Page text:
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Leading environmental organisations are challenging the Airport Commission's claim that it is possible to build a new runway and still meet the Government's climate change targets.

Two new reports released today by the RSPB, WWF and Aviation Environment Federation (AEF) say plans to expand airport capacity are 'based on a wing and a prayer' and 'not rooted in the real world'.

They also argue that building a new runway in the South East would worsen the North/South divide as growth at the regional airports would need to be constrained in order to ensure CO2 emissions from aviation fall to their 2005 levels by 2050 [1].

If aviation emissions were allowed to soar it would impose costs on the rest of the economy rising to between £1 billion and £8.4 billion per year or more by 2050 as non-aviation sectors would need to make even deeper emissions cuts.

Aviation, climate change and sharing the load, from the RSPB [2], says that the Commission's recommendation that we can have one new runway and still be compliant with the UK Climate Change Act assumes that aviation emissions will be constrained by regulatory measures.

But the report has found that the regulatory regime is still aspirational - or is so weak as to be ineffective. It argues We are therefore basing our decision to build a new runway on a world as we would like it to be - rather than as it currently exists."

The report concludes that, in order to comply with the Climate Change Act, the only options are to manage future demand by increasing the cost of carbon which would see fares soar to unrealistically high levels or constrain capacity at airports by ruling out any new runways.

The second report, Implications of South East expansion for regional airports from the Aviation Environment Federation, commissioned by WWF-UK [3], shows it is impossible to build an additional runway in the South East and keep aviation emissions consistent with meeting UK climate targets, without cutting airport capacity elsewhere.

In practice, this could mean that many regional airports would need either to be closed or limited to operating fewer flights than today's levels. This would conflict with both government and commercial forecasts, which anticipate at least 200% growth by 2050, and also exacerbate the North/South divide.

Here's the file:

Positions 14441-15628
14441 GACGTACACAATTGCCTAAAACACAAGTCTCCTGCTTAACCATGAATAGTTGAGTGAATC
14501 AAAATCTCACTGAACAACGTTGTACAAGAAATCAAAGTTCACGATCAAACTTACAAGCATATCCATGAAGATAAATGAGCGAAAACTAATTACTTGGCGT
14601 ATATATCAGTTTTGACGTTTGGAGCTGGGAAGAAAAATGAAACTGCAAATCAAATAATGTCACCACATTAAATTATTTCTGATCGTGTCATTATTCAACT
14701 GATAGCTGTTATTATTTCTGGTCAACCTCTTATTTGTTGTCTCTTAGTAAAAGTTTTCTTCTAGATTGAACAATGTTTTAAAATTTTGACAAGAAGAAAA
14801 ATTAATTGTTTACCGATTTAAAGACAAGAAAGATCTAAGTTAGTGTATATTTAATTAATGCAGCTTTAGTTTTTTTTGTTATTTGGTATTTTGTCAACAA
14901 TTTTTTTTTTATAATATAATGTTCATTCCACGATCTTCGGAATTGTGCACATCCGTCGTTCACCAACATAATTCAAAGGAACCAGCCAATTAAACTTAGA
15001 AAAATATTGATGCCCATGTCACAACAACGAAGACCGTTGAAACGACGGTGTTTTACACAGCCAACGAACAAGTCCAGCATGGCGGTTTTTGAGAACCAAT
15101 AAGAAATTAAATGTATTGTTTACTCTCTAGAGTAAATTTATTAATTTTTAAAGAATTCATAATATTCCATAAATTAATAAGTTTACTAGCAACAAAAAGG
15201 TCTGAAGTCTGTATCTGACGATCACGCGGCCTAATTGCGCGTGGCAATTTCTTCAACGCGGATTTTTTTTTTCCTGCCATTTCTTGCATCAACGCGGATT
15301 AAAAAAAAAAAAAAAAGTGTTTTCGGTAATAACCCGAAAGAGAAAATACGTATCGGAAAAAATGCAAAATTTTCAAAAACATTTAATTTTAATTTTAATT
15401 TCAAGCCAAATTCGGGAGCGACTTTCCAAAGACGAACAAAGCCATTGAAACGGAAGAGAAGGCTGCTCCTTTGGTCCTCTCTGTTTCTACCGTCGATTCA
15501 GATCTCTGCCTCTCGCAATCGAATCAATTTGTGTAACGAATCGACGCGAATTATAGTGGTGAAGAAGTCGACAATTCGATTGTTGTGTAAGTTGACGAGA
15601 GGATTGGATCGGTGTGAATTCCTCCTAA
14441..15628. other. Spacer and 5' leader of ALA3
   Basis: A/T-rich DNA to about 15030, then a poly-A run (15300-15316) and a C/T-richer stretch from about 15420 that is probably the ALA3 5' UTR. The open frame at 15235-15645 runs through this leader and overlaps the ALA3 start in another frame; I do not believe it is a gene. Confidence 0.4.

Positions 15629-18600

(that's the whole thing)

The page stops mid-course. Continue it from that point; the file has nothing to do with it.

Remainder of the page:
RSPB's economist Adam Dutton and author of their report, said: "The rest of the economy will be heavily penalised if emissions from aviation are not constrained. We estimate the cost could rise to as much as £8 billion per year and maybe more. When the rest of society is already being asked to decarbonise by at least 80% this is neither fair nor efficient."

Cait Hewitt, the deputy director of the Aviation Environment Federation who wrote their report, said: "The Airports Commission and future governments have a choice to make: either allow aviation expansion in the South East and heavily constrain regional airports or let regional airports grow within the capacity they already have but don't build any new runways. But climate change limits mean that you can't do both."

Jean Leston, head of transport at WWF-UK, said: "Thinking that you can build a new runway at Heathrow or Gatwick while still keeping to UK climate targets is being over-optimistic and using assumptions that are based on a wing and a prayer, not on the real world. When it comes to airport expansion, climate change isn't 'dealt with' as an issue."


Notes to editors:

1. The Climate Change Act ensures that the UK remains on track to deliver at least an 80% emissions cut by 2050 based on our 1990 levels. The Act, which received such wide and cross-party political support when it was passed in 2008 that only 5 MPs voted against it, legislates that by 2050 total UK emissions may not exceed 160 Million tonnes of CO2, and requires aviation emissions to be taken into account. The Committee on Climate Change, which oversees delivery of the Act, has recommended that aviation should be allowed to take up around 25% of total UK emissions by 2050 (up from around 5% today). But even so, the Committee has said, aviation demand will need to be controlled to prevent it growing to the high levels currently forecast.

2. Aviation, climate change and sharing the load by the RSPB is available on request from RSPB

3. Implications of South East expansion for regional airports by the AEF and WWF is available here:

4. The two new reports will be launched on Tuesday 15th July, at 3pm in Committee Room 10 in the House of Commons at a meeting chaired by Joan Walley MP, the chair of the Environmental Audit Committee.

For more information:

Cait Hewitt, Aviation Environment Federation, Tel: 0207 248 2223, email:

George Smeeton, WWF-UK, Tel: 01483 412 388, mob: 07917 052 948, email:

Rose Dickinson, RSPB, Tel: 02078081251, mob: 07525992162, email: